28 August 2017

Africa: Moroccan and Saharan Delegations Clash At TICAD

Photo: TICAD
TICAD Asia-Africa Trade and Investment Conference (AATIC) logo

Maputo — Much to the annoyance of the Mozambican hosts, the Moroccan delegation to the ministerial meeting of TICAD (Tokyo International Conference on African Development), held in Maputo on Thursday and Friday, attempted physically to prevent the delegation from the Saharan Arab Democratic Republic (SADR) from entering the conference hall, thus provoking intervention by security guards.

The angry discussions between the heads of the two delegations degenerated into pushing and shoving. The Japanese organizers of the event tried to prevent any filming of the clash. According to a report in Monday's issue of the independent newssheet “Mediafax”, the Japanese shouted in English “no cameras, please!”, as they called on security guards for assistance. The security did indeed try to keep reporters at a distance.

No explanations were given for what had happened - although it seems clear that, after its re-admission to the African Union, Morocco is now trying to exclude the SADR from African events. Morocco has been in illegal occupation of most of the SADR since Spain withdrew from the territory in 1975. Mozambique has been a strong supporter of the right of the Saharan people to self-determination and independence.

At his Friday press conference on the TICAD meeting, Mozambican Foreign Minister Oldemiro Baloi described the incident as “a misunderstanding” and an attempt to “politicize” the event.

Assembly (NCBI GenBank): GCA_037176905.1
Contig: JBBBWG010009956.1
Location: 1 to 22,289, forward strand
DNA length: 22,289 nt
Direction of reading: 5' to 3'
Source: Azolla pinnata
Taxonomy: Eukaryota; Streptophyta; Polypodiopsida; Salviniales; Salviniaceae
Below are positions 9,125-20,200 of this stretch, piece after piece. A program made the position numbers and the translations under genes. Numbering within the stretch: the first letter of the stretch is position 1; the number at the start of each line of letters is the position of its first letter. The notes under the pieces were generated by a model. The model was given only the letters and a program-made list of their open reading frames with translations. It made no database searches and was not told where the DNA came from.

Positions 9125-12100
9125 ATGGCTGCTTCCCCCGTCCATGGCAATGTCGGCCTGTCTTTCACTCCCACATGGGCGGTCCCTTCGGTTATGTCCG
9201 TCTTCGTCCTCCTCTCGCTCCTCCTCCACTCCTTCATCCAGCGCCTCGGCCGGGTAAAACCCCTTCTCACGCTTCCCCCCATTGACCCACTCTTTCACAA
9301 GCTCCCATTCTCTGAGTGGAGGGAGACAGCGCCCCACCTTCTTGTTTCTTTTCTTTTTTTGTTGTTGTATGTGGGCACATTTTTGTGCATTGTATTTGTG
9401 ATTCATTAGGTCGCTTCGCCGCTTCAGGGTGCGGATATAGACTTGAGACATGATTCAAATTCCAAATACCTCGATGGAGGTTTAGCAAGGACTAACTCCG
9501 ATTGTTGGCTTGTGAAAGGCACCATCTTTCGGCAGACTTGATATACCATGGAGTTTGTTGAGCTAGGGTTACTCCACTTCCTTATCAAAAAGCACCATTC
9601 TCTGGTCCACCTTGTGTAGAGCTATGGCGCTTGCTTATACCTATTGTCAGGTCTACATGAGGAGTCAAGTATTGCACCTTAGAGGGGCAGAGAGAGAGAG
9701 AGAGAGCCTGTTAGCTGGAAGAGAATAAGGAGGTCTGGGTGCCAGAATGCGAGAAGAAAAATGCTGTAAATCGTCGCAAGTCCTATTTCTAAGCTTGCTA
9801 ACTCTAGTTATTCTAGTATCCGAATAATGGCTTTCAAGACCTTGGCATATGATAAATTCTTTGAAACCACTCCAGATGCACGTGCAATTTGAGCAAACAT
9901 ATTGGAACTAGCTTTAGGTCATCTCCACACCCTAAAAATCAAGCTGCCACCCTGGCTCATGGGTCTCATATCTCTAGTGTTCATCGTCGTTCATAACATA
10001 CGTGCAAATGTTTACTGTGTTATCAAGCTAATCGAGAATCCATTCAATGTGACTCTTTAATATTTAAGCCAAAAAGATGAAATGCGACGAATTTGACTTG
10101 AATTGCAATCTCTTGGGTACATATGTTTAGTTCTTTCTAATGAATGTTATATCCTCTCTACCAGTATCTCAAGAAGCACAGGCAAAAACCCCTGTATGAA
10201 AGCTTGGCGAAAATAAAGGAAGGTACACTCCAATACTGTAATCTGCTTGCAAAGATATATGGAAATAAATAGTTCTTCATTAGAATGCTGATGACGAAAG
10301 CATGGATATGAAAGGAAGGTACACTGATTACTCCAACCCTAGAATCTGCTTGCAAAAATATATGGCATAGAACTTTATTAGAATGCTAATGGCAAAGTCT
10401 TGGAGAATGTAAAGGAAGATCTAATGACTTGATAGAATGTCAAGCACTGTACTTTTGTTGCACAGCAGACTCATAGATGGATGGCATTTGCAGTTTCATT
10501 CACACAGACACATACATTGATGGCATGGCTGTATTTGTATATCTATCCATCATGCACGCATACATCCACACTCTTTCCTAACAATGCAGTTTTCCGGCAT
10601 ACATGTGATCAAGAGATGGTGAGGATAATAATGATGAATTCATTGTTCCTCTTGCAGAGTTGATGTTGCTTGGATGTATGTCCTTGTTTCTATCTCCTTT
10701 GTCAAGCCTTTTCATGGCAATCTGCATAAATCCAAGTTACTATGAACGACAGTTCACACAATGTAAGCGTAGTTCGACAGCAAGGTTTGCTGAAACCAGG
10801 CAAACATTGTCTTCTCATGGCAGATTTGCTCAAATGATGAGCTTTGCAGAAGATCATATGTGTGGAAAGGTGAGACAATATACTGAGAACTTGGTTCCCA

“I think there was a misunderstanding about the concept of this event”, he said. “It's an international, multilateral event with the purpose of promoting economic and social partnership between Africa and Japan. So it's not a forum to be politicized. People do politics at the United Nations, or at the African Union, but not here”.

Without naming them, Baloi said there were people who did not understand the nature of TICAD and resorted to violence “but we quickly showed this is not a banana republic and we imposed order”.

Baloi recognized that the meeting had run the risk of being sabotaged, but ended up as a success.

On Thursday, shortly before President Filipe Nyusi formally opened the meeting, Baloi had apologised to the participants and the organizers for the incident.

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